Developments In Inheritance Laws

This blog does not give legal advice or create an attorney client relationship. You are not permitted to rely on anything in this blog for any reason. My practice is limited to trials involving inheritance disputes including will contest, related property disputes and associated torts. If you comment on an article, your question and name are public. To ask privately about a Texas litigation issue involving an inheritance dispute, click the big red button to go to our main site's contact page.

Elder Abuse Is Increasing

Elder abuse is increasingElder abuse is increasing, often at the hands of those closest. In an article in the Arizona Daily Star by Patrick McNamara, which was published on their website, tucson.com, the paper reported that law enforcement is seeing an increase in elder abuse.

Reason that elder abuse is increasing

As our elderly population grows, law enforcement and prosecutors are seeing an increase in the number of incidents of exploitation and abuse against older people. According to the article, law enforcement has seen a nearly 50 percent increase in elder exploitation reports. Financial crimes are taking a toll on lives and pocketbooks reports Constance Gustke in the New York Times. Trusted caregivers – friends and relatives who offer support and guidance – are often the ones at fault. The article states that older adults are appealing – and vulnerable – targets Continue reading

Agreement Not To Contest A Will

Agreement not to contest a will.Background

Although this blog is only about Texas law, a recent case out of Delaware dealt with an unusual issue and the results should be the same in Texas if the issue ever comes up. The Delaware court in 2015 was asked to decide if an agreement not to contest a will would support a suit for damages. The facts recited in the opinion are set out as follows: “In his complaint, Paul alleges that their mother had wanted to renounce the 2004 Will and create a new will leaving Paul the family home and 50 percent of her remaining estate; however, she was prevented by Charles from doing so. After their mother’s death, Paul confronted Charles about his actions, and Charles agreed to honor their mother’s wishes and share her estate with Paul in exchange for Paul’s agreement not to contest the 2004 Will.”

Suit

When Charles breached the agreement, Paul filed a breach of contract suit against Charles for damages. Charles asked the court to dismiss Paul’s suit because the alleged contract between Paul and Charles was Continue reading

Necessary Parties To Will Contest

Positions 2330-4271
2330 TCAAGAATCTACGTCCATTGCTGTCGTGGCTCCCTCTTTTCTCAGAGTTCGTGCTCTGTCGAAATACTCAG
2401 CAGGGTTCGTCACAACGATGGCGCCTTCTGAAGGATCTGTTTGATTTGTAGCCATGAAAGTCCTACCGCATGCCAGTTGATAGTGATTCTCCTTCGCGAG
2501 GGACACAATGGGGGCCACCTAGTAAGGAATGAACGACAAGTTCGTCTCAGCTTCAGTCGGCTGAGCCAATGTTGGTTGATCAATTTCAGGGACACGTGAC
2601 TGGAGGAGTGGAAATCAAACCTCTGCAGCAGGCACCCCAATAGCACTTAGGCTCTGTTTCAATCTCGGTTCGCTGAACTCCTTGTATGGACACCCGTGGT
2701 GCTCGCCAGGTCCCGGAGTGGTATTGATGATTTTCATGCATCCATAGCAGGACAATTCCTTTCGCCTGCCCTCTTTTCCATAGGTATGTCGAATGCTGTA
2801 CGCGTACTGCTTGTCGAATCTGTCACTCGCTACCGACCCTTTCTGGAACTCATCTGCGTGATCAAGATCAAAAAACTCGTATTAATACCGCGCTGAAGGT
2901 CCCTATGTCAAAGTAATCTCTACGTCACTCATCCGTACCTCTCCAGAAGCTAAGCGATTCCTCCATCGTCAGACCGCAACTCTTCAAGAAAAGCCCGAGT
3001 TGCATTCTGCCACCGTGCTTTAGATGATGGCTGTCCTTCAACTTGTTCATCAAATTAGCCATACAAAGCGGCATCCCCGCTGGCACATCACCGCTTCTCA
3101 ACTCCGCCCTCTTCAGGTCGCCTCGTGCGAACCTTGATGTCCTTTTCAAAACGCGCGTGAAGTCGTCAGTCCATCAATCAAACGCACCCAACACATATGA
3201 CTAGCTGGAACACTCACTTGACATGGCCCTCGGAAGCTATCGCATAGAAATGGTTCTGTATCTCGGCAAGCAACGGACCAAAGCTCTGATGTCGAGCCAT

Necessary parties to will contestNecessary parties to will contest

In every lawsuit, there are necessary parties. For instance, a husband cannot file for divorce without making his wife a party and serving her with citation. The same may be true in will contest but there is a difference between states as to who constitutes a necessary party.

In Rem

In Texas, will contest are In Rem, while in other states, will contest or In Personam. In Rem means about the thing while In Personam means about the person. Because Texas will contest are in rem, such proceedings are binding on all persons interested in the estate of the decedent whether or not they have actual notice of the proceeding and Continue reading

Pay On Death Beneficiary Designation

Pay on death beneficiary designationNon Probate Assets

Financial accounts like checking accounts, savings accounts, C.D.’s and retirement accounts are non probate assets. That means that a person’s will does not control who gets the funds. The beneficiary designation on those accounts determine who gets the funds. They do not pass through probate. The same is true of joint accounts with right of survivorship.

Pay On Death Beneficiary Designation

Owners of the financial accounts sign a Pay On Death Beneficiary Designation form “POD.” The person designated as Continue reading

Probating A Newer Will

no-contest-s-Fotolia_10685421_XSEstoppel

I’ve written about how accepting benefits under a will may prevent or estop a person from contesting that will. In a 2014 case a trial court ruled that a party was estopped from probating a newer will and from contesting the older will. The trial court held that the party had accepted benefits under the older will and that estopped him from probating the newer will. The trial court also held that probating the newer will was a contest of the older will which the party could not do because of his acceptance of benefits under the older will.

Accepting Benefits Under Older Will

In this case the San Antonio Court of Appeals overturned the trial court’s ruling that a party could not probate a newer will Continue reading